Psychrometrics is the measurement of the heat and water vapor properties of air.



Psychrometry is the science and practice of air mixtures and their control. The science deals mainly with dry air, water vapor mixtures, with the specific heat of dry air and its volume. It also deals with the heat of water heat of vaporization or condensation and the specific heat of steam in reference to moisture mixed with dry air. Psychrometry is a specialized area of thermodynamics.

Psychrometrics chart

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A simple Psychrometric chart.

The psychometric chart is a graph of the properties (temperature, relative humidity, etc.) of air. It is used to determine how these properties vary as the amount of moisture (water vapor) in the air changes.

Dry-bulb temperature is the air temperature determined by an ordinary thermometer.
Wet-bulb temperature reflects the cooling effect of evaporating water.
Dew point temperature is the temperature below which moisture will condense out of air.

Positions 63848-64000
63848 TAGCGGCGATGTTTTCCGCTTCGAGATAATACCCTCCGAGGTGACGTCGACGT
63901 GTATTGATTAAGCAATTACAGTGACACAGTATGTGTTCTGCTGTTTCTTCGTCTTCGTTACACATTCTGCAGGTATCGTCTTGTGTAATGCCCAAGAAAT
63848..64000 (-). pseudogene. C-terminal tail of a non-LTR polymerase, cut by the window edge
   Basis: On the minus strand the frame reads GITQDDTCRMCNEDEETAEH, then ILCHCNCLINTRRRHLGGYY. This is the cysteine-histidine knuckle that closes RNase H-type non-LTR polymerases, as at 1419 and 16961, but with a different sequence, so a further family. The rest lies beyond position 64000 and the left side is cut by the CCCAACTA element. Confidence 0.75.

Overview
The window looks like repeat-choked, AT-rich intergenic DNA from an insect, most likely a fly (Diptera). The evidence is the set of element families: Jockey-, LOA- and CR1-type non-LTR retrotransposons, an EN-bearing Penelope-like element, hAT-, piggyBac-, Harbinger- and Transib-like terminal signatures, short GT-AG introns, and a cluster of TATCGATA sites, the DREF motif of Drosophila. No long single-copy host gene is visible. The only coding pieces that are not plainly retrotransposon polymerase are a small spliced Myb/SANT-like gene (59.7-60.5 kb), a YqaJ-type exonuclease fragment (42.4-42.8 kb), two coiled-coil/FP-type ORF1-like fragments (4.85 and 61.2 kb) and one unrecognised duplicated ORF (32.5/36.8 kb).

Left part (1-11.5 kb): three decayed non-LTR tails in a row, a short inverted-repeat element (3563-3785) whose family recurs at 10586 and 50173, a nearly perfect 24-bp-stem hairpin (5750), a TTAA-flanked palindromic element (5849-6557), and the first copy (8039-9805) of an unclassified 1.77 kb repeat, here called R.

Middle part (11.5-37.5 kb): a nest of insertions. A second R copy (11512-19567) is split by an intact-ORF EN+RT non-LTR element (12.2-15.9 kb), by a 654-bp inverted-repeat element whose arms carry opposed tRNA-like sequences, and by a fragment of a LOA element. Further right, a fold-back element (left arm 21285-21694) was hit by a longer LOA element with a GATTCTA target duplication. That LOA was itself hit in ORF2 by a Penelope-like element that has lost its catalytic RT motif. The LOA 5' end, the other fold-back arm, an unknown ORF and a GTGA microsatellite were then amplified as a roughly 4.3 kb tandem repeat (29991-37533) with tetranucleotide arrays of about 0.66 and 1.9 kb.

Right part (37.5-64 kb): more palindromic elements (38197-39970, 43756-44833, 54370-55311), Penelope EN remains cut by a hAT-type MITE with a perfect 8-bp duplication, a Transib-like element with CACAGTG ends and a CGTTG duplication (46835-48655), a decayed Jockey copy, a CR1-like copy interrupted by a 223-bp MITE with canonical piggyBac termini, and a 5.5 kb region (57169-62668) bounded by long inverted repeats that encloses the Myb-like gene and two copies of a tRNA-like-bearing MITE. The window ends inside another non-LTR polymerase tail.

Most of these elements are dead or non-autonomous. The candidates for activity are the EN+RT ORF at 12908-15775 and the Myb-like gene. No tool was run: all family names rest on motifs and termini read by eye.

Relative Humidity is a measure of how much moisture is present compared to how much moisture the air could hold at that temperature.

The versatility of the psychrometric chart lies in the fact that by knowing just two properties of moist air, the other properties can be determined.

Dry-bulb temperature

Common thermometers measure what is known as the dry-bulb temperature.

Wet-bulb temperature

A hygrometer is an instrument used to measure the amount of moisture in the air. If a moist wick is placed over a thermometer bulb the evaporation of moisture from the wick will lower the thermometer reading (temperature). If the air surrounding a wet-bulb thermometer is dry, evaporation from the moist wick will be more rapid than if the air is moist. When the air is saturated no water will evaporate from the cloth wick and the temperature of the wet-bulb thermometer will be the same as the reading on the dry-bulb temperature. However, if the air is not saturated water will evaporate from the wick causing the temperature reading to be lower. The accuracy of the wet-bulb temperature depends on how fast air passes over the bulb. Speeds up to 5,000 ft/min (60mph) are best but dangerous to move a thermometer at that speed. Errors up to 15% can occur if the air movement is too slow or if there is too much radiant heat present (sunlight, for example).

A wet bulb temperature taken with air moving at about 1-2 m/s is referred to as a screen temperature, whereas a temperature taken with air moving about 3.5 m/s or more is referred to as sling temperature.

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